In the very near future, the United States Supreme Court will issue rulings in the two cases focused on marriage equality for same-sex couples. As the Court weighs evidence and considers several possible outcomes, there has been much speculation about the impact of those possible outcomes. The landscape of marriage rights may change dramatically for some of us; for others, it may remain quite stagnant.
While we wait with bated breath for SCOTUS to hand down the rulings, we are learning more and more about the impact of marriage inequality. Beyond lack of access to the numerous rights protections of legal marriage, researchers are finding that LGBTQ people are at higher risk for mental health issues as a result of living in an environment of inequity.
Some recent studies show:
- An overall significant increase in psychiatric disorders among the LGB populations living in states where marriage bans have been enacted (Hatzenbuehler et al., 2010).
- Mood disorders increased more than 30%. This was not the case for heterosexual respondents in the same areas or in LGB respondents who lived in states without marriage bans.
- Alcohol use disorders also increased significantly in LGB participants living in states with bans.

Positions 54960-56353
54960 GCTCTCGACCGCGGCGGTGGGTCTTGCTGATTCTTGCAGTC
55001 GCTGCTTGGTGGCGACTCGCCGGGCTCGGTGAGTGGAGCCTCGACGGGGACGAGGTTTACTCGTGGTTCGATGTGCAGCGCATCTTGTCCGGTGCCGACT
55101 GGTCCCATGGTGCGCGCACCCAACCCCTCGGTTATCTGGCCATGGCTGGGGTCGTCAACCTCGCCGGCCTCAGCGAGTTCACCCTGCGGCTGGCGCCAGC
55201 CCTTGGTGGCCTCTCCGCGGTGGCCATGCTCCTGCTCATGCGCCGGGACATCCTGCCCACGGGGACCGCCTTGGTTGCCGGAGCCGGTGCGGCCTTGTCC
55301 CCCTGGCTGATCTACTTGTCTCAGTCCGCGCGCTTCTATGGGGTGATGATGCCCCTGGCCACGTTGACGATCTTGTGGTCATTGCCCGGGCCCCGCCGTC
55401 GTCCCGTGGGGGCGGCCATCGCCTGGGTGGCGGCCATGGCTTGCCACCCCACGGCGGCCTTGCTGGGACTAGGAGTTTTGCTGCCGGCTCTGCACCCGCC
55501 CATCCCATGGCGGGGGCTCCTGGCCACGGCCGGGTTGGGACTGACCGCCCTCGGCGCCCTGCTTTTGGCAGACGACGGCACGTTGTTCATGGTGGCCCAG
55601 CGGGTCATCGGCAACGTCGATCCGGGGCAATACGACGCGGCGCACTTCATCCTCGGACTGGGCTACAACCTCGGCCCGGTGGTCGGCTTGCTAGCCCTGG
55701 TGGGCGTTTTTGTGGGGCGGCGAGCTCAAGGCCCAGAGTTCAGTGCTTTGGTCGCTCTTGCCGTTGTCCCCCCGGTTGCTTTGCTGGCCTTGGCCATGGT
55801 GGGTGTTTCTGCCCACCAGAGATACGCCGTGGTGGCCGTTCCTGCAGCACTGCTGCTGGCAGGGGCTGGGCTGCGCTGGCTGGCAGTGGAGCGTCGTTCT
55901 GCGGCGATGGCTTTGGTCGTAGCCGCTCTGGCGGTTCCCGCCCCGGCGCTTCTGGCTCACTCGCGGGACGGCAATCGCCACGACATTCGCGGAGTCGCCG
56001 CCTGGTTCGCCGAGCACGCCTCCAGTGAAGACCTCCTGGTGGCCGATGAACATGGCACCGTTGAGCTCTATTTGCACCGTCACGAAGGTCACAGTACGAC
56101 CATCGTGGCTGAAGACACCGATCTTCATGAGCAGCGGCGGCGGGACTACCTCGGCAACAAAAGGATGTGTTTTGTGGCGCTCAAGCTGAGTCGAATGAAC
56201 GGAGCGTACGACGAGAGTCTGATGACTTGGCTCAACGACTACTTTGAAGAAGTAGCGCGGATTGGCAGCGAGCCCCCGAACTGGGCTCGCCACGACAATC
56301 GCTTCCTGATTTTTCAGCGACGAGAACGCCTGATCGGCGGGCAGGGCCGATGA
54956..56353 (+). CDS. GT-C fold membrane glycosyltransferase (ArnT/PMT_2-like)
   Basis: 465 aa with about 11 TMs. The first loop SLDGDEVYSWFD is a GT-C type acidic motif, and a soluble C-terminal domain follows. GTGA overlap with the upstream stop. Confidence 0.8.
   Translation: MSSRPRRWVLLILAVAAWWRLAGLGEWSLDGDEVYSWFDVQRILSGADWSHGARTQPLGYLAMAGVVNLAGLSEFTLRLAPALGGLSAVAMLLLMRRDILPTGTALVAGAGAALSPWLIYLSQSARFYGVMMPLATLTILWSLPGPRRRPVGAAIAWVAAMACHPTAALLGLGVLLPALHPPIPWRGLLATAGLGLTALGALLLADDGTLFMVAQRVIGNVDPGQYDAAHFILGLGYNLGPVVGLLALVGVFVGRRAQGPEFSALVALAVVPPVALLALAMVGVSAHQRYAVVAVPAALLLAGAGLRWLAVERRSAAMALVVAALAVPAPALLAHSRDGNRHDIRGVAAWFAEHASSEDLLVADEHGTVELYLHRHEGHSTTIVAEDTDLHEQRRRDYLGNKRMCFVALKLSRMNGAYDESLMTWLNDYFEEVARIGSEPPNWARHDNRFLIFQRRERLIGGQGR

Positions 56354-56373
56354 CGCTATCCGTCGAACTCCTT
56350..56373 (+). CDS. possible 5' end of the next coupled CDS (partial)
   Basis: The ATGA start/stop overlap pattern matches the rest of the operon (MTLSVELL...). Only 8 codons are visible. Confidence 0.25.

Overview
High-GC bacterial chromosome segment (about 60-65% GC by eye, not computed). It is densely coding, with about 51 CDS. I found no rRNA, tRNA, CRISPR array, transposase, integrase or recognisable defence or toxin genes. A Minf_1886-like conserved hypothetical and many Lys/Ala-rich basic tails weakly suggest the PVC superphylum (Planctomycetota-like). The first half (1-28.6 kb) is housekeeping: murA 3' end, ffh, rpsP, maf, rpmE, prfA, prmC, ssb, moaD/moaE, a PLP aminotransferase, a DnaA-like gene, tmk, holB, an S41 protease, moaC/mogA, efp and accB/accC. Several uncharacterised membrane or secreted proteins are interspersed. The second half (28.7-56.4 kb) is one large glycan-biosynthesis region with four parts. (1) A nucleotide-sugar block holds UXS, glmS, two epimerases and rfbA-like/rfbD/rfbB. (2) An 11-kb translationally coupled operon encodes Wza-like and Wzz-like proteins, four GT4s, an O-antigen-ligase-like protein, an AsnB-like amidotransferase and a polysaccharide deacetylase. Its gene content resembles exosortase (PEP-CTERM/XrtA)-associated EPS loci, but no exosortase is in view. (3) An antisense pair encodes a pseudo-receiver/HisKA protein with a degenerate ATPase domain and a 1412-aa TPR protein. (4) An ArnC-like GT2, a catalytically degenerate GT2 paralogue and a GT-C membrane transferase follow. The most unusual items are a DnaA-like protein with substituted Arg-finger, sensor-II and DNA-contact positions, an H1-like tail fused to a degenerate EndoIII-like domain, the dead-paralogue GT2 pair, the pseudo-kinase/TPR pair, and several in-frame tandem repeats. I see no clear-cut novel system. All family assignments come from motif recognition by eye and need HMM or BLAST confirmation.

- Generalized Anxiety Disorder increased 200% in LGB individuals living in states with the bans.
- Living in a state where marriage is prohibited for same-sex couples “directly related to chronic social stress and psychological problems, and not due to pre-existing mental health issues or other factors (Rostosky, Riggle, Horne, & Miller, 2009).”
- Marriage inequality and being denied marriage rights “reinforces the stigma associated with a minority sexual identity, and can particularly undermine the healthy development of a well-adjusted emotional and social attachment style among adolescents and young adults (Herdt & Boxer, 1993).”
Laws limiting and prohibiting marriage of LGBTQ couples are institutional discrimination. They perpetuate and reinforce a climate that stigmatizes and separates minority groups from majority culture. The pervasive support for this legal discrimination solidifies the stereotypes and beliefs that fuel prejudice. Time and again, researchers continue to highlights the impact of discrimination on minority groups. High stress, excessive worry and fear, depression, anxiety, and substance abuse have been linked to the institutional discrimination.
The bottom line is that discrimination is a major contributor to emotional and psychological distress. It is poison undermining the fundamental drive of us all to move toward wellness. You cannot expect people to thrive in a culture that actively strips fundamental rights and respect from them.
Let’s hope the justices of SCOTUS are taking this into account.